Summary Of ' The Shallows ' By Nicholas G. Carr

981 Words Aug 29th, 2015 4 Pages
In his article “The Shallows”, Nicholas G. Carr explains to his readers how reading & writing came to be, it 's effects on the brain, and what both Plato and Socrates thought about the subjects.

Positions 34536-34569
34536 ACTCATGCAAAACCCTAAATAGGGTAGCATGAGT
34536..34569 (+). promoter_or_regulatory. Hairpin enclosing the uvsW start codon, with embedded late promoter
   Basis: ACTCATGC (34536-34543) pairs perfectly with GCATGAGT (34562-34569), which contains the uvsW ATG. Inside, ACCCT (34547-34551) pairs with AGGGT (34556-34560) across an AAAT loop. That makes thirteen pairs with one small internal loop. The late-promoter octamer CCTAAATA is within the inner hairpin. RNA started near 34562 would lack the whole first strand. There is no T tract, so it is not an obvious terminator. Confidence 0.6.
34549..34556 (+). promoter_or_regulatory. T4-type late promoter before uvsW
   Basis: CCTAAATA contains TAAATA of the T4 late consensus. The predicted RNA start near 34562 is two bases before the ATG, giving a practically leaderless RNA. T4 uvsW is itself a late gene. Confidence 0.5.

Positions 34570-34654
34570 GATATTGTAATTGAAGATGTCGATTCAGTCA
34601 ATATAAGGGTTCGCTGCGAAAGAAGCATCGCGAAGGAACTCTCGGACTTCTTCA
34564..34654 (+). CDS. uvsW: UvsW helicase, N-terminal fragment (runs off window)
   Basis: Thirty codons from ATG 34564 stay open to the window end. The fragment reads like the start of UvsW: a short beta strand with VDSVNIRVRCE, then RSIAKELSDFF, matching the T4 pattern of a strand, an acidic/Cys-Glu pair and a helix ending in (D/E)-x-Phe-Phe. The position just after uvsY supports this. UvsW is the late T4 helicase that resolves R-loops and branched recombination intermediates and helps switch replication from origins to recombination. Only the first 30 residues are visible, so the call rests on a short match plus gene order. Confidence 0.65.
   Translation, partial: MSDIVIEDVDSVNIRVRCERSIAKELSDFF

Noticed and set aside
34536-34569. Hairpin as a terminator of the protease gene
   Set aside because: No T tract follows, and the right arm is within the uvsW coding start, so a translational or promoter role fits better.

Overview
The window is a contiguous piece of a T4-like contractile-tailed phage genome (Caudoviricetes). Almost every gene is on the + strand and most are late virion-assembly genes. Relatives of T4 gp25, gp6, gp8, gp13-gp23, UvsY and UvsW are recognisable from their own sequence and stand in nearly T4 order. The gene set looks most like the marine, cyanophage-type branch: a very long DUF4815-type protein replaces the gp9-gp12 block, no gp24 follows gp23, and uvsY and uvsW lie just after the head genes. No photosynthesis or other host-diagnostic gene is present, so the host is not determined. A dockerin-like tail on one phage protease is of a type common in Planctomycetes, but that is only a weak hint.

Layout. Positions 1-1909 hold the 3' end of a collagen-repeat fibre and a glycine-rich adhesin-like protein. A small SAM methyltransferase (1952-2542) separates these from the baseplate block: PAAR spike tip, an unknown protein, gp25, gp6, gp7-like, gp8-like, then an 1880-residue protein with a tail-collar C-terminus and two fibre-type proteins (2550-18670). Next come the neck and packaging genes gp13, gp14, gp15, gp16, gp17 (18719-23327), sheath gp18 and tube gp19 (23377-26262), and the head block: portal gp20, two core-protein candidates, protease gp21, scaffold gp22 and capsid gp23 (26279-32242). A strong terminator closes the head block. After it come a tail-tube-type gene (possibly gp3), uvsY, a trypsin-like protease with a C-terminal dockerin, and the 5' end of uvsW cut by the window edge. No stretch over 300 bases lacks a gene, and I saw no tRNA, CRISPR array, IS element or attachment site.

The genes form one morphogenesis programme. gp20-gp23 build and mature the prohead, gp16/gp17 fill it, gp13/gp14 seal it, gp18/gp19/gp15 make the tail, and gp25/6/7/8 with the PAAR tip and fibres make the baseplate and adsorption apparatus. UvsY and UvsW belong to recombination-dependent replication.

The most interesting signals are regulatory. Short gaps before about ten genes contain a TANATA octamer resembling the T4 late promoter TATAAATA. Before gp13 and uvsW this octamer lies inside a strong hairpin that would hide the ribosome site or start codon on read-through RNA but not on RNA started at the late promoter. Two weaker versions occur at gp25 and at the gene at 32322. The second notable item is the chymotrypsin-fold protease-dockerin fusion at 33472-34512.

According to Carr, writing began in the year 8000 BC, when people would use small clay tokens that were engraved with symbols as a way to keep track of livestock and goods (Carr, The Shallows: What the Internet Is Doing to Our Brains). Then during the end of the fourth century BC, the Sumerians and Egyptians both developed their own systems of writings called cuneiform and hieroglyphs respectively. Cuneiform was a system of wedge-shaped characters whereas hieroglyphs was a system of symbols. Both incorporated what is called logosyllabic characters, characters that denoted not just things, but speech sounds too. This meant that both the reader and the writer had to work extra hard to interpret the meaning of each character. As a result, reading and writing cuneiform and hieroglyphs became so mentally stressful that its use was soon restricted to the intellectual elite who had both the time and brain power to read and write the respective system (Carr, The Shallows: What the Internet Is Doing to Our Brains). Then around 750 BC, everything changed. It was around this time that the Greeks developed the very first phonetic alphabet with vowel sounds and consonant sounds. Also, through the analyzation of all of the sounds used in spoken language, the Greeks were the first to be able to…
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